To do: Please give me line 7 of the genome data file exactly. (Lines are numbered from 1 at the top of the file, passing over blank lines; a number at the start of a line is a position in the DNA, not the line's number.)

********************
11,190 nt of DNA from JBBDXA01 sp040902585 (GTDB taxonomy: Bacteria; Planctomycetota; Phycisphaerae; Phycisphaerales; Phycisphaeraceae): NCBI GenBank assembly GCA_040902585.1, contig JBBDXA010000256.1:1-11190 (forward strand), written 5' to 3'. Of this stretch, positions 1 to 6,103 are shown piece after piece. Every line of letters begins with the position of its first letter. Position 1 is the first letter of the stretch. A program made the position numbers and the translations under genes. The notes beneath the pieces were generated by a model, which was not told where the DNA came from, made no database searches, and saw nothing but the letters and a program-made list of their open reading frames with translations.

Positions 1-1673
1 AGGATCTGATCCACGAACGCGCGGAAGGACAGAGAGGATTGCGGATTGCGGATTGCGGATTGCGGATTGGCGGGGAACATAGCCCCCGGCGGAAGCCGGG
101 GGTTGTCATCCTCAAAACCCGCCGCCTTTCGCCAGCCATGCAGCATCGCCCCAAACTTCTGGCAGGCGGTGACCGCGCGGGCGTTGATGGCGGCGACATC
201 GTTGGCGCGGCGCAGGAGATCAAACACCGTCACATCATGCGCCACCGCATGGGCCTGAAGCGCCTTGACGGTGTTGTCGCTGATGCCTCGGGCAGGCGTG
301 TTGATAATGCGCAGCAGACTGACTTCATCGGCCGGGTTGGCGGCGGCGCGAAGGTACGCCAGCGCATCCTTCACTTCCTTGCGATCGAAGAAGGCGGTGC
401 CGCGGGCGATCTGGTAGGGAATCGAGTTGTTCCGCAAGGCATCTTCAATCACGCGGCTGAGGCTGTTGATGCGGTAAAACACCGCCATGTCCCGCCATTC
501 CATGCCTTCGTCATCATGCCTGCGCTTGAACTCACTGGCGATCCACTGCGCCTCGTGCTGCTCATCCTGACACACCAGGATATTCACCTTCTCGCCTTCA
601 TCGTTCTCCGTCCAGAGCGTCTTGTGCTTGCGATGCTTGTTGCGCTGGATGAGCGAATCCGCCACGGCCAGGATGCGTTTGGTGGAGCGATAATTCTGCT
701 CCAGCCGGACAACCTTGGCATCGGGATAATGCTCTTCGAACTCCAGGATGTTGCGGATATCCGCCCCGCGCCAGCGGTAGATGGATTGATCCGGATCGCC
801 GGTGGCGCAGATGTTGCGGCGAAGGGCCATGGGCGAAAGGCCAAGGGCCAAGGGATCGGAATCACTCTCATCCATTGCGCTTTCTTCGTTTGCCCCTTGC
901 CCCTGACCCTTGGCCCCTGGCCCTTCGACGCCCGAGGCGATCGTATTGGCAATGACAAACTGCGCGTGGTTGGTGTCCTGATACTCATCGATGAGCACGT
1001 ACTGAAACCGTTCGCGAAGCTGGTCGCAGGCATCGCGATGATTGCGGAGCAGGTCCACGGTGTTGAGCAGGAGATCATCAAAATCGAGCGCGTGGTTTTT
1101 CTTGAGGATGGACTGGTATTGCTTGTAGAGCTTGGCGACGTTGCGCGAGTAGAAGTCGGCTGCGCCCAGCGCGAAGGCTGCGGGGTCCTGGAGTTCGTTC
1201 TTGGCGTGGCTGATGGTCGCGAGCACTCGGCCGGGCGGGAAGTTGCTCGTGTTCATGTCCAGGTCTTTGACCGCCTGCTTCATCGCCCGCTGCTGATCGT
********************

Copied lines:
401 CGCGGGCGATCTGGTAGGGAATCGAGTTGTTCCGCAAGGCATCTTCAATCACGCGGCTGAGGCTGTTGATGCGGTAAAACACCGCCATGTCCCGCCATTC